Trevor Noah was born in 1984 in Johannesburg, South Africa, son to a Xhosa mother and Swiss father. At that time this was a criminal offense because of the Immorality Act of 1927, which was written to
prohibit illicit carnal intercourse between Europeans and natives and other acts in relation thereto. (p VII)
Hence the title of the book which describes Trevor Noah’s childhood and youth in Johannesburg. His mother was classified as black, his father as white and he himself as colored, which shaped his entire life. Because a relationship between a white and a black woman was illegal, his parents could not live together and Trevor could visit his father only in secret. He was an outsider in most schools he attended and most environments he lived because he was neither black nor white and did not identify as colored.
The odds of a colored kid growing up in the 1980s and 1990s in the suburbs of Johannesburg were poor because of routine violence, a deeply unjust system, and an almost complete absence of opportunities. However, Trevor had the privilege of an exceptional, fearless, smart and skilled mother that managed to allow Trevor to develop into a decent, sensible, and thoughtful person, against all odds. Despite being disadvantaged in every respect as black, as woman, as single mother, as poor, she navigated the system and carved out a decent life trajectory for herself and her children.
The book is not only very interesting in describing apartheid South Africa from the perspective of a colored kid, it is highly entertaining due to is vivid language. The events and stories reflect a very challenging environment, sometimes threading and dangerous, often surprising and unexpected, and always exciting. Never is Trevor Noah simplifying, never falling in traps of cliches, but he is always thoughtfully reflecting the wider context and always considering the historic reasons and the contradicting facets of the acting characters.
I was, for instance, not aware that in South Africa there are parents giving names like “Hitler” or “Mussolini” to their kids. Trevor Noah explains how this happens. For a time Trevor was performing as DJ with a group of dancers, and their best dancer was named Hitler.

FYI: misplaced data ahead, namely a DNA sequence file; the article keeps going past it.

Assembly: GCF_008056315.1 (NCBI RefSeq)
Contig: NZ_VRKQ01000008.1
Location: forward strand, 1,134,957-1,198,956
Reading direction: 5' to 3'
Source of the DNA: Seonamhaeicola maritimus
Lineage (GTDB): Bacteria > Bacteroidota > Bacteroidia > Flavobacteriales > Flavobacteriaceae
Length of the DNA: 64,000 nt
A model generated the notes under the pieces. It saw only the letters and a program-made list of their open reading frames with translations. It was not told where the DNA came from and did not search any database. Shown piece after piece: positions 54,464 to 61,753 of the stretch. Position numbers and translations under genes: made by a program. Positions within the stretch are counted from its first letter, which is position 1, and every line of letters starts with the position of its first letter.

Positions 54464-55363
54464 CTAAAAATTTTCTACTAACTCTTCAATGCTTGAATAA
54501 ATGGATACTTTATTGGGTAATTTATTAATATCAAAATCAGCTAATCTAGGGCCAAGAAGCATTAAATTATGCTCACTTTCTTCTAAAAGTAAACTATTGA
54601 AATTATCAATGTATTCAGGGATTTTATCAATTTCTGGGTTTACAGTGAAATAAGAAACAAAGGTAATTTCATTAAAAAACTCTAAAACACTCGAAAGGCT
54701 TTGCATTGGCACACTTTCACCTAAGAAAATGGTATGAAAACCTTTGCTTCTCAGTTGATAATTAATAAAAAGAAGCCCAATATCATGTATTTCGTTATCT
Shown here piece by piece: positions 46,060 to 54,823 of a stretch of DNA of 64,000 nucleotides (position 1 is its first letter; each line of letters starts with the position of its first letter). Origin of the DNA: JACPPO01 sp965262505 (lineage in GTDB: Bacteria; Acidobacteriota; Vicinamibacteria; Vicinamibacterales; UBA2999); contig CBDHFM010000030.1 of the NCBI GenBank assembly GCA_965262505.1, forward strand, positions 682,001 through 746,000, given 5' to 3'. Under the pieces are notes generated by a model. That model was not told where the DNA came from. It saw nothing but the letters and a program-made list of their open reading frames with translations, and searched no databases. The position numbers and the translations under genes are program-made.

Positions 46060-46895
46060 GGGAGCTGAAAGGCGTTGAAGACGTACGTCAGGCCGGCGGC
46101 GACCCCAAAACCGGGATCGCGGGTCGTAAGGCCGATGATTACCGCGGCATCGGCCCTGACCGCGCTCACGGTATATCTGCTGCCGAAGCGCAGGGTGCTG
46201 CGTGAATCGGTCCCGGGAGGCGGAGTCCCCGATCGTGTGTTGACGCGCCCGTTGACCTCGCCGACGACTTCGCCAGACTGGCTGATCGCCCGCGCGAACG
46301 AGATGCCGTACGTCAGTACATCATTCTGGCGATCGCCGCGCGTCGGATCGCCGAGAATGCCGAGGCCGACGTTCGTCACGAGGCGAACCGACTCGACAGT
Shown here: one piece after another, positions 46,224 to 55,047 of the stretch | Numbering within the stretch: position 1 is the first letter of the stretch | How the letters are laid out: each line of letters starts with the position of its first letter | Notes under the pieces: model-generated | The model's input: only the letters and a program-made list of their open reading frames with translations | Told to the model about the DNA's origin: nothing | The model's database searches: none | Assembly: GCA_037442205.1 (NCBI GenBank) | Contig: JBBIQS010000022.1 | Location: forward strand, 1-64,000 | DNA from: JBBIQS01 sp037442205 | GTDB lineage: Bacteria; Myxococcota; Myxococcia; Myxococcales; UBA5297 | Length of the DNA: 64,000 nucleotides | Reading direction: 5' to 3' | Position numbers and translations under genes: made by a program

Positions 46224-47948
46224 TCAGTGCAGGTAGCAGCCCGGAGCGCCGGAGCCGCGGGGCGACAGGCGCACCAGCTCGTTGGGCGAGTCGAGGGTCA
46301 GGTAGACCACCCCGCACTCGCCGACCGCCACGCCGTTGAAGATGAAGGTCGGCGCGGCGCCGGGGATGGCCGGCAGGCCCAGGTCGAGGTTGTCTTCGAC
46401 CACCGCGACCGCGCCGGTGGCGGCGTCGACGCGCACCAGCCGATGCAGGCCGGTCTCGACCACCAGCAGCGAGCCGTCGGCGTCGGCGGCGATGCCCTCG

Hitler, although an unusual name, is not unheard-of in South Africa. Part of it has to do with the way a lot of black people pick names. Black people choose their traditional names with great care; those are names that have deeply personal meanings. But from colonial times through the days of apartheid, black people in South Africa were required to have an English or European name as well - a name that white people could pronounce, basically. So you had your English name, your traditional name, and your last name: Patricia Nombuiselo Noah. Nine times out of ten, your European name was chosen at random, plucked from the Bible or taken from a Hollywood celebrity or a famous politician in the news. I know guys named after Mussolini and Napoleon. And, of course, Hitler. Westerners are shocked and confused by that, but really it’s a case of the West reaping what it has sown. The colonial powers carved up Africa, put the black man to work, and did not properly educate him. White people don’t talk to black people. So why would black people know what’s going on in the white man’s world? Because of that, many black people in South Africa don’t really know who Hitler was. My own grandfather thought “a hitler” was a kind of army tank that was helping the Germans win the war. Because that’s what he took from what he heard on the news. For many black South Africans, the story of the war was that there was someone called Hitler and he was the reason the Allies were losing the war. This Hitler was so powerful that at some point black people had to go help white people fight against him - and if the white man has to stoop to ask the black man for help fighting someone, that someone must be the toughest guy of all time. So if you want your dog to be tough, you name your dog Hitler. If you want your kid to be tough, you name your kid Hitler. There is a good chance you've got an uncle named Hitler. It's just a thing. (p 194)
There is also this to consider. The name Hitler does not offend black South African because Hitler is not the worst thing that black South African can imaging. Every country thinks their history is the most important, and that is especially true in the West. But if black South Africans could go back in time and kill one person, Cecil Rhodes would come up before Hitler. If people in the Congo could go back in time and kill one person, Belgium’s King Leopold would come way before Hitler. If Native Americans could go back in time and kill one person, it would probably be Christoph Columbus or Andrew Jackson.
So in Europe and in America, yes, Hitler is the Greatest Madman in History. In Africa he’s just another strongman from the history books. In all my time hanging out with Hitler, I never once asked myself, “Why is his name Hitler?”. His name was Hitler because his mom named him Hitler.
So for the group and for most of their audience, the name was not an issue and not a topic of discussion. Only when they where asked to perform at a Jewish school, it ended up in disaster.
The book is full with interesting observations and thoughtful reflections. More than that it is a touching story of a brave mother and her sensible kid navigating a complex, unfair and challenging society.
(AJ January 2023)